Action movies are typically a young man’s game. Sure, you can cheat a little bit by having older actors engage in gun battles and high-speed chases, but audiences are going to expect the hero to do a little bit of running and eventually fight the bad guy hand-to-hand. Old-man running and fighting looks distinctly different than how young men do it. Just look at Harrison Ford, Arnold Schwarzenegger, and even Keanu Reeves. I’m sure the mind is willing, but their bodies are resisting – and it’s obvious to moviegoers. This problem is doubly impactful for action performers like Jackie Chan whose brand of entertainment is pulling off amazing stunts and performing high-skill choreographed martial arts. Sometimes the best decision an actor can make is to give up the lead role and usher in a new generation. Unfortunately, I don’t think Chan is ready to do that yet.
In Bleeding Steel, Lin Dong (Jackie Chan) is a special forces agent who has a young daughter that is dying of leukemia. He’s also tasked with protecting a doctor who has developed a new technology that could be used to create super soldiers. While evacuating the doctor, Lin and his team are interrupted by a paramilitary force led by Andre (Callan Mulvey), and they are determined to take the doctor. Lin manages to thwart their efforts, but that doesn’t stop Andre from trying to capture the technology again 13 years later. This time, however, Andre has a score to settle with Lin.
Anyone who is a fan of action movies in general and martial arts films in particular has a special fondness for Jackie Chan. His action sequences were often extended, death-defying, and made creative use of the environment. Knowing that he performed his own stunts added a level of veritas that was difficult to find in western films. I remember watching a bootleg Rumble in the Bronx at a friend’s place with my jaw on the floor when the action started. So, when Rush Hour came out, my heart swelled with pride when the audience I watched the movie marveled at Chan’s talent. But, that was 1998, and Chan was already 44. Now that we’re 20 years later, a 64-year-old Chan just isn’t as compelling to watch.
Perhaps I’m being unfair by judging Chan based on this film, which isn’t up to par in general with his better-known works. Not every film of his needs to be an “event”, and maybe he just needs to work, which is why this subpar film exists. Nevertheless, he’s not getting any younger, and I don’t think we’ll see anything approaching his former glory given his age.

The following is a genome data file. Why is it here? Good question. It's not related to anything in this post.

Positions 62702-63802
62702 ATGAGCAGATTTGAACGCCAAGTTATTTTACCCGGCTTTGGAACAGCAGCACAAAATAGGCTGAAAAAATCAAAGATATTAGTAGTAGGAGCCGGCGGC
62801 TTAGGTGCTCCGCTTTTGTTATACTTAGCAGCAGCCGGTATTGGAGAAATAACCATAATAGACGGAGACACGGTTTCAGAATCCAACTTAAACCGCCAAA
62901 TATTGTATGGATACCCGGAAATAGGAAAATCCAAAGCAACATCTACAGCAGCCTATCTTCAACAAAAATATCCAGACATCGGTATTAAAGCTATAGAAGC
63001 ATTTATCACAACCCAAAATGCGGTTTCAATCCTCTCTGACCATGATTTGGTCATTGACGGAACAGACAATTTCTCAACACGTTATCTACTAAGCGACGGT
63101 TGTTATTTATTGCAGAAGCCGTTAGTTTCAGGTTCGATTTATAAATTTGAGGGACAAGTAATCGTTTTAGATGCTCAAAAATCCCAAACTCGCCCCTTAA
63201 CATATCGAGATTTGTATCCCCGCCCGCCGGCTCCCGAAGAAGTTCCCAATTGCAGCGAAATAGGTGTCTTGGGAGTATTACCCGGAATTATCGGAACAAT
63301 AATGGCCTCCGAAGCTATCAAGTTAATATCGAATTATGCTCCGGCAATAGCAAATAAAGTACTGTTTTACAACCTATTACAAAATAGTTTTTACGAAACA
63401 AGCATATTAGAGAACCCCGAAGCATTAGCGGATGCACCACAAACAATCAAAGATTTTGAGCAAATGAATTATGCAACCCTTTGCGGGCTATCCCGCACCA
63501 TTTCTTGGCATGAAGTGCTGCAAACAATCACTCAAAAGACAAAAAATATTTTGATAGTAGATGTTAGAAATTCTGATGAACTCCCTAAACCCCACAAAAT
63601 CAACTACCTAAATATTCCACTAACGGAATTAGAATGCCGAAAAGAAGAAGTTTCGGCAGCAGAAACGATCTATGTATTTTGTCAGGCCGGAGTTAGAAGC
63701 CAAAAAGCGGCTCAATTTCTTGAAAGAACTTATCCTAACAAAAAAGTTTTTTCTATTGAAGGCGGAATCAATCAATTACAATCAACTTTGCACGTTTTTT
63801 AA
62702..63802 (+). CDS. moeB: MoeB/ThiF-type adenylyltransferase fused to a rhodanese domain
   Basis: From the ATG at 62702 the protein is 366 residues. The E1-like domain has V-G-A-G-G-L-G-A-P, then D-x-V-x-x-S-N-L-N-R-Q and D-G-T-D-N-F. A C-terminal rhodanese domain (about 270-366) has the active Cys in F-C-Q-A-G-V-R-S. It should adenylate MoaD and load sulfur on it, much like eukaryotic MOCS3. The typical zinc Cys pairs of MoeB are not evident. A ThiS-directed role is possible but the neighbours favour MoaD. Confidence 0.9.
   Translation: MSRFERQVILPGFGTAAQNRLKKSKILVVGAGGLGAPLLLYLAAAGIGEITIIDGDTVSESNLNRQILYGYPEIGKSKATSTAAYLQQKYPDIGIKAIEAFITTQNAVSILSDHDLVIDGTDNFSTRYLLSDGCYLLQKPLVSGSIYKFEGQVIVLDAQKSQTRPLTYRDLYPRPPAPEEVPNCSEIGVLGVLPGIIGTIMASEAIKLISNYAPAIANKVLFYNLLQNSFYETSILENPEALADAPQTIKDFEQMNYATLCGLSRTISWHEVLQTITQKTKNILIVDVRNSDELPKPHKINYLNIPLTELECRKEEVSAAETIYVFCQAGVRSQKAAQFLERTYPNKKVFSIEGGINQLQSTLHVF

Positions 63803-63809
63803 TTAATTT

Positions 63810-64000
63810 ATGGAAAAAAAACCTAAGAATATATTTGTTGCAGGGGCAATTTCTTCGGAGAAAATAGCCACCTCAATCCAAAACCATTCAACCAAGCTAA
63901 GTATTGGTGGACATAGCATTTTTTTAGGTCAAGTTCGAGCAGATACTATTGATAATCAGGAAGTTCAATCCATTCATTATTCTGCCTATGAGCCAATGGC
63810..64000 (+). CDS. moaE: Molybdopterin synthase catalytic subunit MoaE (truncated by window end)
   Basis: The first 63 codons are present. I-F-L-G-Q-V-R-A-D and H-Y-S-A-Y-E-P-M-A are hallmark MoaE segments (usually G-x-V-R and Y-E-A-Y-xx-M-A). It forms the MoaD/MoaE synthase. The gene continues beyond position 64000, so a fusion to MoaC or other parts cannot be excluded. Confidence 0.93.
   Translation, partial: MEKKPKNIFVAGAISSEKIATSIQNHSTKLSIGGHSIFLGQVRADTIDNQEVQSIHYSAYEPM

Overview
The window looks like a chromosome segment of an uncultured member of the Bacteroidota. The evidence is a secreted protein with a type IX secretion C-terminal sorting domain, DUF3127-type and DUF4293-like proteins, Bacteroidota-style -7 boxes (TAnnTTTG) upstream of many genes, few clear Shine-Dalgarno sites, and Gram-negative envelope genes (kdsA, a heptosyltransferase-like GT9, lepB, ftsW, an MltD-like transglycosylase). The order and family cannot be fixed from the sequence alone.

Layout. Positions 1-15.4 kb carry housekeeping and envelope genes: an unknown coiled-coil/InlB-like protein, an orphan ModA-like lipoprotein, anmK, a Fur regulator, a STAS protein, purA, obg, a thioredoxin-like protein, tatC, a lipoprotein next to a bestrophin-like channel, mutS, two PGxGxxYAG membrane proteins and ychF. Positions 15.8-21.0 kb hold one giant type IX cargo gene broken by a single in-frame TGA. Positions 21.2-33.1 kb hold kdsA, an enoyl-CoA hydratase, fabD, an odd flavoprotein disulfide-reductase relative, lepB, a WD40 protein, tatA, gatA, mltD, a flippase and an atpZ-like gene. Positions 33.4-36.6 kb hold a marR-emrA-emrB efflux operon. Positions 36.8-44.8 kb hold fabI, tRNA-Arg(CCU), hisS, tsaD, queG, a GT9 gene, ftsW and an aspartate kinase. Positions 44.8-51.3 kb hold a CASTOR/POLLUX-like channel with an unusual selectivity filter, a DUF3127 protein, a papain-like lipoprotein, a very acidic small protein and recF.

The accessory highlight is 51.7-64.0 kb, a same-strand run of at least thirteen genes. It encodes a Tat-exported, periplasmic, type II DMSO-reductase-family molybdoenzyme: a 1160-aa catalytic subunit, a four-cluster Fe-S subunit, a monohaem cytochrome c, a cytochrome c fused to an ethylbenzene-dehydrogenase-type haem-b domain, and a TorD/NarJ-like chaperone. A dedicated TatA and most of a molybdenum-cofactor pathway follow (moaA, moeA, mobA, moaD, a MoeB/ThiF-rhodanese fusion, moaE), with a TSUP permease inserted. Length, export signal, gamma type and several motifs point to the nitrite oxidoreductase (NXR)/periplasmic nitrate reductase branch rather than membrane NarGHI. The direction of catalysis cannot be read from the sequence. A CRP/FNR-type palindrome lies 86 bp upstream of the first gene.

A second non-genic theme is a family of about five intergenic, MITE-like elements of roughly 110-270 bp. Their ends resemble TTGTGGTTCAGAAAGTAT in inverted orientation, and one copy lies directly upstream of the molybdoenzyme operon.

Bleeding Steel does Chan no favors. Not only is the title weird (or at least creates different expectations than what we get), but the entire film feels conflicted between grounded action-drama and bonkers sci-fi. When the villain is introduced, he walks in looking like he got lost on the way to the Star Wars set. The bottom half of his face is covered in black makeup and he wears a hooded cloak for some reason. His cohorts look even more futuristic with their light-up face shields, black armor, and high-velocity firearms. Later, we see that their base looks more like a low-orbit Star Destroyer than an aircraft. The movie needed to pick a lane and stay in it because this strange compromise didn’t work.
From the beginning, the movie strains belief. Lin gets a call that his young daughter is about to die and that he needs to get to the hospital as soon as possible. After making a superhuman effort that involves almost running over pedestrians, Lin parks outside the hospital only to get a call from his superior that he’s needed on a special mission. Rather than tell his boss to go to hell, Lin agrees, exchanging the last moments of his daughter’s life for a few more minutes on the clock. Unbelievable!
The plot doesn’t get much better after that. Soon the movie has Lin following a young girl named Nancy (Na-Na OuYang) for reasons that are drip-fed to audiences via periodic flashbacks. Nancy has nightmares that lead her to visit a witch and a hypnotist adding even more disparate elements to an already incoherent film. Yet, personally, I wasn’t turned off by any of this. The fact that the film was dubbed kept reminding me that this movie was made for Chinese audiences, so I just accepted that certain aspects would be out of sync with my tastes.
Unfortunately, the action is lacking. There are no great set pieces here that audiences will want to look up later on YouTube to show their friends. Some of the sequences even obfuscate Lin’s face with a mask. No doubt it’s to hide the face of a stuntman doing the heavy lifting for Chan. Seeing the lack of enjoyable action, I realized that Jackie Chan films don’t really work without it. If you remove Chan’s amazing physical feats, then all you’re left with is a corny movie that’s probably made for a foreign audience. And that’s no way to convince American audiences to turn out.